William Moschella

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William Emil Moschella (born April 17, 1968), a United States lawyer and former Associate Deputy Attorney General.


Moschella received a bachelor's degree from the University of Virginia in 1990. Following graduation, he spent seven years in a variety of positions in the office of Congressman Frank R. Wolf (R-Va.), while attending George Mason University Law School in the evenings.[1] From 1997 to 2003, he held a number of positions on Capitol Hill, including serving as Counsel to the House Committee on Government Reform, General Counsel to the House Committee on Rules, Chief Investigative Counsel to the House Committee on the Judiciary from 1999 to 2001, and Chief Legislative Counsel and Parliamentarian to the House Committee on the Judiciary.[2] In 2003, he was nominated by President Bush to serve as United States Assistant Attorney General for Legislative Affairs, and he was approved by the Senate on May 9, 2003.[3]

William[4] moschella On October 2, 2006, Moschella was named Principal Associate Deputy Attorney General succeeding William Mercer, who was nominated in early September to serve as Associate Attorney General.[2]


Dismissal of U.S. attorneys controversy
( )
G. W. Bush administration officials involved
Involved administration officials who resigned
U.S. Senate Committee on the Judiciary
110th Congress
U.S. House Committee on the Judiciary
110th Congress

Moschella was directly involved in making changes to the Patriot Act that allowed interim US Attorneys to serve indefinitely.[5]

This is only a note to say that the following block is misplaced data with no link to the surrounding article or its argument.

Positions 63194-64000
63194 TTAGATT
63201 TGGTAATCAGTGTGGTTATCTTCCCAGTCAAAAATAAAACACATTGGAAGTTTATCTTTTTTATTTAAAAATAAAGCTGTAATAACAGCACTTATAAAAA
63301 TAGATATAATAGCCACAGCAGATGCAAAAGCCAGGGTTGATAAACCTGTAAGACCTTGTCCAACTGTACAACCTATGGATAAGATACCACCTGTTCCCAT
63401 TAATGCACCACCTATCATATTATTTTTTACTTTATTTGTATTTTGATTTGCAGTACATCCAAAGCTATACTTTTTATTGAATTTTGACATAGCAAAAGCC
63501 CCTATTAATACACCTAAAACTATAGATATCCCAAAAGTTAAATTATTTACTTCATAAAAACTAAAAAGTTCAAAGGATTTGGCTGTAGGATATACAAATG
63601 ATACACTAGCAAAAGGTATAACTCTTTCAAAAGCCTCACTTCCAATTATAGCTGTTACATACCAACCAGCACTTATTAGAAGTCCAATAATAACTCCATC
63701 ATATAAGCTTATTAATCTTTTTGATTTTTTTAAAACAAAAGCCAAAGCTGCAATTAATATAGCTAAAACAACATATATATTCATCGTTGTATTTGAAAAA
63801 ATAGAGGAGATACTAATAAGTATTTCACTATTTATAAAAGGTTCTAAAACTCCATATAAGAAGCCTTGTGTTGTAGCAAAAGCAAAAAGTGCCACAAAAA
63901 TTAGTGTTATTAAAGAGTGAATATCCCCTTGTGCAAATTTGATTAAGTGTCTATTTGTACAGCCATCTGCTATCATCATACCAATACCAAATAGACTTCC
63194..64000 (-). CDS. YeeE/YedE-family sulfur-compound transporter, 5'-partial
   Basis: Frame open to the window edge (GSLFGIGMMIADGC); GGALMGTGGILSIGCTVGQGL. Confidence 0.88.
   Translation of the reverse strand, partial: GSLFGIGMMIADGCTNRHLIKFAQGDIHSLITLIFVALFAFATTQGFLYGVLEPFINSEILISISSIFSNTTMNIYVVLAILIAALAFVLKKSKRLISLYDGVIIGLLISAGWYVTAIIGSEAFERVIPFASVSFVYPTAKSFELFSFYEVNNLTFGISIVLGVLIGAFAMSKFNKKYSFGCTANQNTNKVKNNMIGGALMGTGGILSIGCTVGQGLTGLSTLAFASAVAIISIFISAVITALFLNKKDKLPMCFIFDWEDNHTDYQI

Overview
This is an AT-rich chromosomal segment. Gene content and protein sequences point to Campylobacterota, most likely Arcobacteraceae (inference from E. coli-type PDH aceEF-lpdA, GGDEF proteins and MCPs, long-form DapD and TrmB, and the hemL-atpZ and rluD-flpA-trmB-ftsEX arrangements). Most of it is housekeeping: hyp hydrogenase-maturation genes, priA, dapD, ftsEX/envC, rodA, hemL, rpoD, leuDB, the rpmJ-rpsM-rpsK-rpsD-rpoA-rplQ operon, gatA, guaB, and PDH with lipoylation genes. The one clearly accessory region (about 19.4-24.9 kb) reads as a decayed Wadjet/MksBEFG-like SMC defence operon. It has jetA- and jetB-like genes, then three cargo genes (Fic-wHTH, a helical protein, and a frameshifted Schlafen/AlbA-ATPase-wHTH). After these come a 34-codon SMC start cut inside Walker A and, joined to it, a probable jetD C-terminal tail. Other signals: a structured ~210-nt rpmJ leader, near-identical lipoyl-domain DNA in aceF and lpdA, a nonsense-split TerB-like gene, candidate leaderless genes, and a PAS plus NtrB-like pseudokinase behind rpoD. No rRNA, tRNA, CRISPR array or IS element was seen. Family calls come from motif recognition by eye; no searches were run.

On March 6, 2007, Moschella testified to the House Judiciary Committee that all the US attorneys were fired for performance-related reasons, although he acknowledged that none of the attorneys were originally told why they had been fired. He also testified that the White House had no involvement in the firings of US Attorneys, testimony that was later shown to be incorrect by emails that were subsequently released.[6]

However, the Inspector General (IG) of the Department of Justice, after an exhaustive investigation, found that "Moschella did not know that his testimony . . . was inaccurate. Moschella only reiterated publicly what he had been told about these issues and what [Deputy Attorney General] McNulty had previously told the Senate Judiciary Committee." The IG stated on page 356 of its report: "Under these circumstances, we concluded that Moschella's inaccurate testminony was not his fault and that he should not be criticized for it."[7]


  1. ^ "Patriot Act 2005, Panelist Biographis". 
  2. ^ a b "Justice Department Announces William E. Moschella as New Principal Associate Deputy Attorney General". October 2, 2006. 
  3. ^ "Presidential Nominations". 
  4. ^ his son
  5. ^ Ron Hutcheson; Marisa Taylor and Margaret Talev (March 23, 2007). "Documents highlight Gonzales' role in the firings". McClatchy Newspapers. 
  6. ^ Michael Isikoff; Richard Wolffe And Evan Thomas (March 26, 2007). "Disorder in King George's Court". Newsweek. 
  7. ^ An Investigation into the Removal of Nine U.S. Attorneys in 2006, Office of Inspector General, U.S. Department of Justice, 356, (September 2008) (http://www.justice.gov/oig/special/s0809a/final.pdf).